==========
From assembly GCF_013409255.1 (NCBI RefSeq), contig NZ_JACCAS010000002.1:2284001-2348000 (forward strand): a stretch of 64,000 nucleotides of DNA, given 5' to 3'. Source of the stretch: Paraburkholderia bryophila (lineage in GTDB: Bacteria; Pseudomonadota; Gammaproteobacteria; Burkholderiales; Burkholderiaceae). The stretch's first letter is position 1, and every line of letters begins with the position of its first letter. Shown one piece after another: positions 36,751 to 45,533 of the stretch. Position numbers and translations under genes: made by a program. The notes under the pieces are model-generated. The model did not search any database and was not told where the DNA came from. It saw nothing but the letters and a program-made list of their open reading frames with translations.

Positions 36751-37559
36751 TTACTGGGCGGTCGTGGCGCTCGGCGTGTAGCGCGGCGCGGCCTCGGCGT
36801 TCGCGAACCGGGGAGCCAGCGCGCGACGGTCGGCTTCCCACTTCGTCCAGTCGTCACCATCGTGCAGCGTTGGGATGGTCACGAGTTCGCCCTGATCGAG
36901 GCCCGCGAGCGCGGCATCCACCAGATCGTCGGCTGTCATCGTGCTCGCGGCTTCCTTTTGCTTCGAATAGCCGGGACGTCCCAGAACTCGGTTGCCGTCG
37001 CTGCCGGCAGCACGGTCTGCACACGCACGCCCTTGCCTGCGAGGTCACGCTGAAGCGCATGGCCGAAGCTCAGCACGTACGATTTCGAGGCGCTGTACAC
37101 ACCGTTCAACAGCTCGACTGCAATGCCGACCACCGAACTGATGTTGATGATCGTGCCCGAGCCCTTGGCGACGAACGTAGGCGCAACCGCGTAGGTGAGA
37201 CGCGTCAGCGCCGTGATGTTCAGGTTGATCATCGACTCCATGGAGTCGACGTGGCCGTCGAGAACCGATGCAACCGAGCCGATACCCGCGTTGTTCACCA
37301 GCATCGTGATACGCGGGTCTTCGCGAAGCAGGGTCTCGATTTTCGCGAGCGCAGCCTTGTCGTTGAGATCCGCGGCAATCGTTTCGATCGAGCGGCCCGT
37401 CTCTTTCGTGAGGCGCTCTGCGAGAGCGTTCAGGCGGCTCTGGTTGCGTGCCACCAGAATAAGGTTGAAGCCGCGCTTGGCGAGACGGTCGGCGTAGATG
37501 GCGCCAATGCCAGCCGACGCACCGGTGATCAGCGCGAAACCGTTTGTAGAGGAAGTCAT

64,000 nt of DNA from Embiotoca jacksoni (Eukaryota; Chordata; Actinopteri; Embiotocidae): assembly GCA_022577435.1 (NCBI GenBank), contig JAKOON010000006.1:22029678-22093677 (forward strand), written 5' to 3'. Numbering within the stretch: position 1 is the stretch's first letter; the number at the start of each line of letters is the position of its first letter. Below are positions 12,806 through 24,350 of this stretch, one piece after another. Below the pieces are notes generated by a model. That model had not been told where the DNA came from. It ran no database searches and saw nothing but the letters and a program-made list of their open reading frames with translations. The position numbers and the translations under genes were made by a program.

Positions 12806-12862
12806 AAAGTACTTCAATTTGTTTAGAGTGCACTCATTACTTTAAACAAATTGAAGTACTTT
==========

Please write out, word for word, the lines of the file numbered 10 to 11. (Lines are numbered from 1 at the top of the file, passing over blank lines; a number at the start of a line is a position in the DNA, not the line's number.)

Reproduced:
37401 CTCTTTCGTGAGGCGCTCTGCGAGAGCGTTCAGGCGGCTCTGGTTGCGTGCCACCAGAATAAGGTTGAAGCCGCGCTTGGCGAGACGGTCGGCGTAGATG
37501 GCGCCAATGCCAGCCGACGCACCGGTGATCAGCGCGAAACCGTTTGTAGAGGAAGTCAT